Previous Home Office suggestions have ranged up to £35 for the ID card, but note Blunkett uses the wording "combined together", i.e. the £70+£15 is actually a special offer only applicable if you buy them both at the same time and "we have yet to determine what the cost should be of a separate card where people do not require a passport and whether we should put the two together so that if you had a passport you would get a card automatically, but do you automatically get a passport if you get a card? I want to come back to that when we publish the Bill."
What a tangled web we weave... You can see just from this how Home Office pricing goes completely wacko. Blunkett is leaving scope for charging more for the separate items, and also lobbing in a completely different notion of forcing a passport on you when you find yourself compelled to get an ID card (which we're sure will happen during the "voluntary" phase - consider, for example, whether you'd be willing to volunteer yourself out of healthcare).
Compare and contrast the current version of the desperate pricing thrashing with the pitch Blunkett made on Breakfast with Frost in April (where among things he said: "I mean it's a meaningless sum." Indeed). Then, he suggested that the passport development would bear the cost of the database and " because we're building on that the cost of actually issuing the card as opposed to placing the biometric on the database linking it to the passport and the card, will only be £4 over a ten-year period." Pressed further on the cost of the card, he said: "The actual card cost will [build up?], over ten years, and we've built in a very substantial leeway here because obviously we don't want to be accused of having made up a figure that doesn't stand up to scrutiny [sic], will be an extra £35. £31 of that over the ten-year period would be required to bring up to date, to make secure, that passport and visa regime with biometrics." Which suggests that the cost of the database is actually being shared between the passport and ID card, and again you're wondering how come the sheets of paper cost so much. "In other words, we're being transparent about it. We could easily without a card simply have increased year on year the price of a passport."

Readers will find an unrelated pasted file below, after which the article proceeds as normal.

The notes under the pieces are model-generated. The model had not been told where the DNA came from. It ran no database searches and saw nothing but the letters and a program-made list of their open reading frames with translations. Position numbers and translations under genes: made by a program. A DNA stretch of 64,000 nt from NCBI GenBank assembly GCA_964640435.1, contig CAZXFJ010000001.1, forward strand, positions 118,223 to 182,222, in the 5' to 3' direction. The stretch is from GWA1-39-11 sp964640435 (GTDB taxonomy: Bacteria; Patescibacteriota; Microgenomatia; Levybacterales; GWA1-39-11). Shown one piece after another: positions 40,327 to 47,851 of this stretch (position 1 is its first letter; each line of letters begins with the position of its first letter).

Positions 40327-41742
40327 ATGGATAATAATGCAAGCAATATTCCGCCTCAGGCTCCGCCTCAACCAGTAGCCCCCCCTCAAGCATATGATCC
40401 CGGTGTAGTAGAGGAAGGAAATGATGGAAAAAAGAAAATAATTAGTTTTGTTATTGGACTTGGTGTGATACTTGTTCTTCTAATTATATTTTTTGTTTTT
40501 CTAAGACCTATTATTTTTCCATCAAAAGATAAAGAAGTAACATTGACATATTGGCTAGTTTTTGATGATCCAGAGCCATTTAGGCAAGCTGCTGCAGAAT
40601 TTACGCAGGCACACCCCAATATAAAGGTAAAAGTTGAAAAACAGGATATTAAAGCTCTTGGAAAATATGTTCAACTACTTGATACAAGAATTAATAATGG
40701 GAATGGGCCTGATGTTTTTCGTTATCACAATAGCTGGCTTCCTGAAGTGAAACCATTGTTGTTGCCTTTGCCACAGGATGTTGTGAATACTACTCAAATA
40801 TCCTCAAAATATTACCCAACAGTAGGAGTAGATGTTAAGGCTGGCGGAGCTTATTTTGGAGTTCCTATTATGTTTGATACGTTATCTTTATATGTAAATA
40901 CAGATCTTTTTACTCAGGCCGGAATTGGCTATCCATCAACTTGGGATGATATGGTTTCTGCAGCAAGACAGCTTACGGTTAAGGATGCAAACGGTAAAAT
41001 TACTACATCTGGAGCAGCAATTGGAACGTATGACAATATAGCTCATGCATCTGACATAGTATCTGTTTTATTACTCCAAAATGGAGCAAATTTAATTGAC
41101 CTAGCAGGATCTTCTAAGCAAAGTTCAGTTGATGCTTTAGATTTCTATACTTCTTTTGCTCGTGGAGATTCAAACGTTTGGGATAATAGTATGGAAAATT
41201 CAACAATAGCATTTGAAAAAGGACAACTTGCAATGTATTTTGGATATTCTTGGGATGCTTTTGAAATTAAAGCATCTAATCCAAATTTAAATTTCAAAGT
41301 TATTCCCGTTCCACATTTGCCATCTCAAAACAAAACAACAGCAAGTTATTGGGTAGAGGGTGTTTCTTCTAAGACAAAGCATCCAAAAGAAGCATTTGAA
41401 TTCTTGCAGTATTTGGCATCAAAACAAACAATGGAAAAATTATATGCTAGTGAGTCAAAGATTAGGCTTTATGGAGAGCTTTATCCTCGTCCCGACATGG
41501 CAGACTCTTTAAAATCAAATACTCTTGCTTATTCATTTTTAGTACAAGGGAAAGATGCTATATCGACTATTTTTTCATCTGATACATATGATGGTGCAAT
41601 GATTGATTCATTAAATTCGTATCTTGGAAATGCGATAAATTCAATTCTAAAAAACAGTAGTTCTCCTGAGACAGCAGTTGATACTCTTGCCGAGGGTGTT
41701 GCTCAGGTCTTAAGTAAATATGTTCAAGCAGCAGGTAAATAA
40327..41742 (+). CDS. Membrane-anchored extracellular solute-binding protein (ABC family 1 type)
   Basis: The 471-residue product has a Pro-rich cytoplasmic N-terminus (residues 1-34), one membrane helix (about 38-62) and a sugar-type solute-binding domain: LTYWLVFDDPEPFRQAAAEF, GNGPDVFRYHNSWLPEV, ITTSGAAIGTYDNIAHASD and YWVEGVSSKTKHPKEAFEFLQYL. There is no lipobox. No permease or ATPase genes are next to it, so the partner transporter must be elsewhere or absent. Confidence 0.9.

Which they might well still do, depending on whether the card costs £4, £15, £35, or something else entirely. We'll insert a personal finance tip at this point, in the hope that it may make the Home Office's financial chicanery even trickier. Provided the Home Office doesn't specifically hobble the ID card so that you're not allowed to use it for travel (if it does, we can maybe call the ID card 'Passport XP Home Edition'), then so long as you only want to travel within the EU or anywhere else that will recognise it, you don't need a new passport. So try to renew your passport just before biometric passports come in, then don't renew it ever again. With a bit of luck, the Home Office will price the ID card low in order to avoid general public outcry, so if the sums pan out you could actually save money, albeit at the cost of being lumbered with the database. So probably best go for the outcry anyway, whatever the price.